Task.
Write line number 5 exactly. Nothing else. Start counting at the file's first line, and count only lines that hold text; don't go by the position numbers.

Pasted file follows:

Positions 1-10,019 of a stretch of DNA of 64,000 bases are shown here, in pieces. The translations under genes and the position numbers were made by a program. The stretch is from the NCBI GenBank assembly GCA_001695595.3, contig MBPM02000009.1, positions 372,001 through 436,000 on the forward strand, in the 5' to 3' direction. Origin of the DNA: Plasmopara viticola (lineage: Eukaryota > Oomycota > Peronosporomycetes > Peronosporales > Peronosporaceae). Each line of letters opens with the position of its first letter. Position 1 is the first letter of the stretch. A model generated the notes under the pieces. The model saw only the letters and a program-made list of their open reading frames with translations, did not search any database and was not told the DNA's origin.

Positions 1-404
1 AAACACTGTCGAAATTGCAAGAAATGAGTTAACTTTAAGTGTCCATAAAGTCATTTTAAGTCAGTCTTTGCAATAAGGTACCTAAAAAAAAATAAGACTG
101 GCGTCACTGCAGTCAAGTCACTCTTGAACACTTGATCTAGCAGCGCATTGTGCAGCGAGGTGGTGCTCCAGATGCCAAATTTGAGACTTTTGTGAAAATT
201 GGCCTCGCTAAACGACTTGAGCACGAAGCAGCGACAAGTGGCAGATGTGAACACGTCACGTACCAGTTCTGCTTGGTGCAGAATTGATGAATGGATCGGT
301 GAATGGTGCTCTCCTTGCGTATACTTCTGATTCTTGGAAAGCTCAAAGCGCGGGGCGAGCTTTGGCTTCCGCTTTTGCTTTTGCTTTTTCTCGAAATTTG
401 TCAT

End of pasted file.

201 GGCCTCGCTAAACGACTTGAGCACGAAGCAGCGACAAGTGGCAGATGTGAACACGTCACGTACCAGTTCTGCTTGGTGCAGAATTGATGAATGGATCGGT